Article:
=8799.6:012.
>79?.6:012.

$"!!

012...
MapReduce Evaluation
#&!!

0?6,@A?B@9:3C5D/4

#$!!
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$!!
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&

'

a 2.7GB

Figure 6.

'

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In case of substantial unnecessary in Table
the HDFS needs
execution progress at all.inter-communication between two
On th...
Section 5
Conclusion

G. Fedak (INRIA, France)

MapReduce

Salvador da Bahia, Brazil, 22/10/2013

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Conclusion
• MapReduce Runtimes
• Attractive programming model for data-intense computing
• Many research issues concernin...
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Mapreduce Runtime Environments: Design, Performance, Optimizations

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II Escola Regional de Alto Desempenho - Região Nordeste, Savaldor de Bahia, Brazil, October 22, 2013
Seminar Datenverarbeitung mit Map-Reduce University of Heidelberg (15/05/2012).

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Mapreduce Runtime Environments: Design, Performance, Optimizations

  1. 1. MapReduce Runtime Environments Design, Performance, Optimizations Gilles Fedak Many Figures imported from authors’ works Gilles.Fedak@inria.fr INRIA/University of Lyon, France Escola Regional de Alto Desempenho - Região Nordeste G. Fedak (INRIA, France) MapReduce Salvador da Bahia, Brazil, 22/10/2013 1 / 84
  2. 2. Outline of Topics 1 What is MapReduce ? The Programming Model Applications and Execution Runtimes 2 Design and Principles of MapReduce Execution Runtime File Systems MapReduce Execution Key Features of MapReduce Runtime Environments 3 Performance Improvements and Optimizations Handling Heterogeneity and Stragglers Extending MapReduce Application Range 4 MapReduce beyond the Data Center Background on BitDew MapReduce for Desktop Grid Computing 5 Conclusion G. Fedak (INRIA, France) MapReduce Salvador da Bahia, Brazil, 22/10/2013 2 / 84
  3. 3. Section 1 What is MapReduce ? G. Fedak (INRIA, France) MapReduce Salvador da Bahia, Brazil, 22/10/2013 3 / 84
  4. 4. What is MapReduce ? • Programming Model for data-intense applications • Proposed by Google in 2004 • Simple, inspired by functionnal programming • programmer simply defines Map and Reduce tasks • Building block for other parallel programming tools • Strong open-source implementation: Hadoop • Highly scalable • Accommodate large scale clusters: faulty and unreliable resources MapReduce: Simplified Data Processing on Large Clusters Jeffrey Dean and Sanjay Ghemawat, in OSDI’04: Sixth Symposium on Operating System Design and Implementation, San Francisco, CA, December, 2004. G. Fedak (INRIA, France) MapReduce Salvador da Bahia, Brazil, 22/10/2013 4 / 84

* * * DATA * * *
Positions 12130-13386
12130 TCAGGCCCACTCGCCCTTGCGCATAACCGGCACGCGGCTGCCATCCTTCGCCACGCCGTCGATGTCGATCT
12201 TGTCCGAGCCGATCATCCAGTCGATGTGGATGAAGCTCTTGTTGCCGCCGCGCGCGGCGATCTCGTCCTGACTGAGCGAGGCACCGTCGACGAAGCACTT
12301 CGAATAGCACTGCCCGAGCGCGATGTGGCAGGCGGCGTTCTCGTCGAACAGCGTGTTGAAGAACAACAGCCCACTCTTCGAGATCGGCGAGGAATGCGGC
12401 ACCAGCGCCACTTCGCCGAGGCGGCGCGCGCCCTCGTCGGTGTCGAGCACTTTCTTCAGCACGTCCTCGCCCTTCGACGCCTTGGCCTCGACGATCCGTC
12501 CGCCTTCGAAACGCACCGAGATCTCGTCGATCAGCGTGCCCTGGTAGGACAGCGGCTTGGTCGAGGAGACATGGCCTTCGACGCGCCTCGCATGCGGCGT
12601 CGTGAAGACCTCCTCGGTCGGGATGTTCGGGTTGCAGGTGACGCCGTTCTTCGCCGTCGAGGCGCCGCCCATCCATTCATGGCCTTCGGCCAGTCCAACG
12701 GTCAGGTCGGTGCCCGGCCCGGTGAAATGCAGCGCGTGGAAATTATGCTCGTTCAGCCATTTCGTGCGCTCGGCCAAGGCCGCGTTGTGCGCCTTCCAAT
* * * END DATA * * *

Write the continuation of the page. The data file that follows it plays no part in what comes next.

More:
5. 5. Subsection 1 The Programming Model G. Fedak (INRIA, France) MapReduce Salvador da Bahia, Brazil, 22/10/2013 5 / 84
  6. 6. MapReduce in Lisp • (map f (list l1 , . . . , ln )) • (map square ‘(1 2 3 4)) • (1 4 9 16) • (+ 1 4 9 16) • (+1 (+4 (+9 16))) • 30 G. Fedak (INRIA, France) MapReduce Salvador da Bahia, Brazil, 22/10/2013 6 / 84
  7. 7. MapReduce a la Google Map(k , v ) → (k , v ) Mapper Group(k , v ) by k Reduce(k , {v1 , . . . , vn }) → v Reducer Input Output • Map(key , value) is run on each item in the input data set • Emits a new (key , val) pair • Reduce(key , val) is run for each unique key emitted by the Map • Emits final output G. Fedak (INRIA, France) MapReduce Salvador da Bahia, Brazil, 22/10/2013 7 / 84
  8. 8. Exemple: Word Count • Input: Large number of text documents • Task: Compute word count across all the document • Solution : • Mapper : For every word in document, emits (word, 1) • Reducer : Sum all occurrences of word and emits (word, total_count) G. Fedak (INRIA, France) MapReduce Salvador da Bahia, Brazil, 22/10/2013 8 / 84
  9. 9. WordCount Example / / Pseudo−code f o r t h e Map f u n c t i o n map( S t r i n g key , S t r i n g v a l u e ) : / / key : document name , / / v a l u e : document c o n t e n t s f o r e a c h word i n s p l i t ( v a l u e ) : E m i t I n t e r m e d i a t e ( word , ’ ’ 1 ’ ’ ) ; / / Peudo−code f o r t h e Reduce f u n c t i o n reduce ( S t r i n g key , I t e r a t o r v a l u e ) : / / key : a word / / v a l u e s : a l i s t o f counts i n t word_count = 0 ; foreach v i n values : word_count += P a r s e I n t ( v ) ; Emit ( key , A s S t r i n g ( word_count ) ) ; G. Fedak (INRIA, France) MapReduce Salvador da Bahia, Brazil, 22/10/2013 9 / 84
  10. 10. Subsection 2 Applications and Execution Runtimes G. Fedak (INRIA, France) MapReduce Salvador da Bahia, Brazil, 22/10/2013 10 / 84
  11. 11. MapReduce Applications Skeleton • Read large data set • Map: extract relevant information from each data item • Shuffle and Sort • Reduce : aggregate, summarize, filter, or transform • Store the result • Iterate if necessary G. Fedak (INRIA, France) MapReduce Salvador da Bahia, Brazil, 22/10/2013 11 / 84
  12. 12. MapReduce Usage at Google Jerry Zhao (MapReduce Group Tech lead @ Google) G. Fedak (INRIA, France) MapReduce Salvador da Bahia, Brazil, 22/10/2013 12 / 84
  13. 13. MaReduce + Distributed Storage !  !"#$%&'(()#*$+),--"./,0$1)#/0*),)1/-0%/2'0$1)-0"%,3$) -4-0$5) Powerfull when associated with a distributed storage system ! •678)96""3($)78:;)<=78)9<,1"">)7/($)84-0$5:) • GFS (Google FS), HDFS (Hadoop File System) G. Fedak (INRIA, France) MapReduce Salvador da Bahia, Brazil, 22/10/2013 13 / 84